So – if there are $1.08 trillion in mortgage backed securities out there, there are numerous other entities whose balance sheets, like that of Scottish Re, carry a substantial mortgage investment risk. A senior official at one of the federal regulatory agencies told me that the process of trying to figure out where that risk is like a “very complicated game of ‘Where’s Waldo?’.” There will be other companies making other disclosures like that of Scottish Re, but there will also be other companies who will quietly bump along, carrying the asset at the acquisition cost and counting on the marketplace for mortgage backed securities to reach some sort of equilibrium before the moment of truth. Either way, there is risk , but those companies that are not forthcoming or that soft-pedal the information face an unknown risk of greater hazards down the road.
These concerns are even more complex than may immediately meet the eye, as the balance sheet valuation issue is not limited to just asset-backed securities themselves. For example, insurance giant American International Group found itself providing extensive explanations (see the August 13. 2007 Wall Street Journal article here) of its exposure to certain kinds of insurance contracts called credit default swaps the company has issued to insure pools of collateralized debt obligations (CDOs) backed by mortgages. AIG apparently has written $465 billion in credit default swaps since 1998, about $64 billion of which is linked to multisector CDOs containing subprime debt. Accounting for these derivative instruments requires AIG to mark these instruments to market. The company says it has not changed the value of these instruments on their books since the first quarter of this year.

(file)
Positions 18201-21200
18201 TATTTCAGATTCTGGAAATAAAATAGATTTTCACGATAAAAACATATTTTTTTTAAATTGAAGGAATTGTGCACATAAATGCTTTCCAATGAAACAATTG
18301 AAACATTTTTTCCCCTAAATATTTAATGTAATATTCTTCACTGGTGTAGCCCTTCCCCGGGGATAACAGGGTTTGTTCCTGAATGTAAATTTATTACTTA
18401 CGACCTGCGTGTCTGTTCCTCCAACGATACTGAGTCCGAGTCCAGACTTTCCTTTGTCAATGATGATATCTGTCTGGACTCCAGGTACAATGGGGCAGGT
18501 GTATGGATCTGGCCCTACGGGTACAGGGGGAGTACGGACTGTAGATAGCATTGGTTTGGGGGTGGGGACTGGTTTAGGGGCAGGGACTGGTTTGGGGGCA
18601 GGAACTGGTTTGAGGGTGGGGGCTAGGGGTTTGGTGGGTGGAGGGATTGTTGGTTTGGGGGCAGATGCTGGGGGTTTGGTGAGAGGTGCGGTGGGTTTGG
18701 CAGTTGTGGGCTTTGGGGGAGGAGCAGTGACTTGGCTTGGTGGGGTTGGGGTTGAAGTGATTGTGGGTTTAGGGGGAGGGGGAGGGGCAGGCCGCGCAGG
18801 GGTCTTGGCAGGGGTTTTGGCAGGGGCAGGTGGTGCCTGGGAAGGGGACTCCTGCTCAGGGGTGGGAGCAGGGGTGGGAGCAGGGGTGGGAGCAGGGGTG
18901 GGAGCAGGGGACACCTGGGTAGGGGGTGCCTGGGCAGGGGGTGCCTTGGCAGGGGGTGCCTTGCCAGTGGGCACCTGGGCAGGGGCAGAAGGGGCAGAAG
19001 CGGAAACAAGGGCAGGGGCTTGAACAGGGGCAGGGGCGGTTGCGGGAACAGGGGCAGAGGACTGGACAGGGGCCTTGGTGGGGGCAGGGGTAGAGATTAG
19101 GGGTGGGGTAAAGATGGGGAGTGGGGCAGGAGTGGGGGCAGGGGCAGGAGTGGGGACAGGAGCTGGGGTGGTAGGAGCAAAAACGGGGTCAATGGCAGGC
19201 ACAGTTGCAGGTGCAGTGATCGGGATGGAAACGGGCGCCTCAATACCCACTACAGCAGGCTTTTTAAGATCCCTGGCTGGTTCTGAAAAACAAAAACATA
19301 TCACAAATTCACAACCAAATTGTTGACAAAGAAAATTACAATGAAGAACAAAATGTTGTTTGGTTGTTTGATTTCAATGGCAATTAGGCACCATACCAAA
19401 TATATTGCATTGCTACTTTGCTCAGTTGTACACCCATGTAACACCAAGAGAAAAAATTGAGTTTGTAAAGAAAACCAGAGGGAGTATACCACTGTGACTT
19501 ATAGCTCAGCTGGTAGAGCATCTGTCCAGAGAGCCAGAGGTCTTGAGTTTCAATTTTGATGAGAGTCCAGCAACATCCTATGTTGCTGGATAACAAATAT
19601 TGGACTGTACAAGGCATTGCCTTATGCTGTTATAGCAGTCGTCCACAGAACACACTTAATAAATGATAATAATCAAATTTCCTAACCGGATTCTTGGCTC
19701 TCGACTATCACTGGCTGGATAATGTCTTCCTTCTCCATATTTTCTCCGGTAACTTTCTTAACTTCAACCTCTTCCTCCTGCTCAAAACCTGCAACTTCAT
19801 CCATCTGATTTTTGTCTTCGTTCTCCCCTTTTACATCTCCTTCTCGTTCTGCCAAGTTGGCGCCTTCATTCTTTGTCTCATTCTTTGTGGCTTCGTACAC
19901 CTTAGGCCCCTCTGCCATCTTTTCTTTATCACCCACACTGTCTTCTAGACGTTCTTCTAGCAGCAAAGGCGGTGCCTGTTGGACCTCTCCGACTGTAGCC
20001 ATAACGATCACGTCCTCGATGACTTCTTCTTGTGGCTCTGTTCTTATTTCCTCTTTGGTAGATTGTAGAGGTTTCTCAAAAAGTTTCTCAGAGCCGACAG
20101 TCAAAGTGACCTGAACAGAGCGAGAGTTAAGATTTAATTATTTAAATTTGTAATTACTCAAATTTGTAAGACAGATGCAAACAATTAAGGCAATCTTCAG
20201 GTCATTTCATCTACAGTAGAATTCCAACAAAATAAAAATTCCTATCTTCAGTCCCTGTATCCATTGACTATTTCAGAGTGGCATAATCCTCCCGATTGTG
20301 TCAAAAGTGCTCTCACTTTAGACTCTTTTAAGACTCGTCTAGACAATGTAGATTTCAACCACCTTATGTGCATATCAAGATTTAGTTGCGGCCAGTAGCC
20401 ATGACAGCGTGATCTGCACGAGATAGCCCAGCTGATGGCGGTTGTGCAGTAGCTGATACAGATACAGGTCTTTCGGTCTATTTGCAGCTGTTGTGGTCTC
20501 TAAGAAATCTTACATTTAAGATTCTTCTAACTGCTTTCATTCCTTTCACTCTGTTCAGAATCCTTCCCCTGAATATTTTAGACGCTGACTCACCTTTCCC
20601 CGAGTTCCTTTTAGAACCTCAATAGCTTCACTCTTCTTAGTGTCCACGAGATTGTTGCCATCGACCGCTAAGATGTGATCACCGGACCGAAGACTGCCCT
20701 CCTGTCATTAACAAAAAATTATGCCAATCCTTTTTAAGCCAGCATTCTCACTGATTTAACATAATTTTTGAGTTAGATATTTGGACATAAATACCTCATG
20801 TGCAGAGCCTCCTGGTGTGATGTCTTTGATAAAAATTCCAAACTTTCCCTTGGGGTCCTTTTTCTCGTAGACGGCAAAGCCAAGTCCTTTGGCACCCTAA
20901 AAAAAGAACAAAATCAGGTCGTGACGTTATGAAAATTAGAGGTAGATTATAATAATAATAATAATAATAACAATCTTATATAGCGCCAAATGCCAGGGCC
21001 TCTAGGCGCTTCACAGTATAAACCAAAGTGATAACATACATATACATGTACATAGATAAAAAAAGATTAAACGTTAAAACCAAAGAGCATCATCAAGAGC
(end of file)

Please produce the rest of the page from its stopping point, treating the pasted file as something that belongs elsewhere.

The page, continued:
The problem for the holders of these securities and derivative investments is that in the final analysis the value of these instruments is linked to the performance of the underlying mortgages. Recent headlines have shown that default rates are rising, but the larger risk is that it will get worse. According to analysts at Bank of America Corp. (refer here), homeowners on about $515 billion in adjustable rate mortgages will pay more this year, and another $680 billion worth of mortgages will reset next year. More than 70 percent of the total was granted to subprime borrowers. As these mortgages reset, and some borrowers are unable to make the higher payments or refinance, the default rate will increase. The valuation of the instruments into which these mortgages are securitized will be affected accordingly.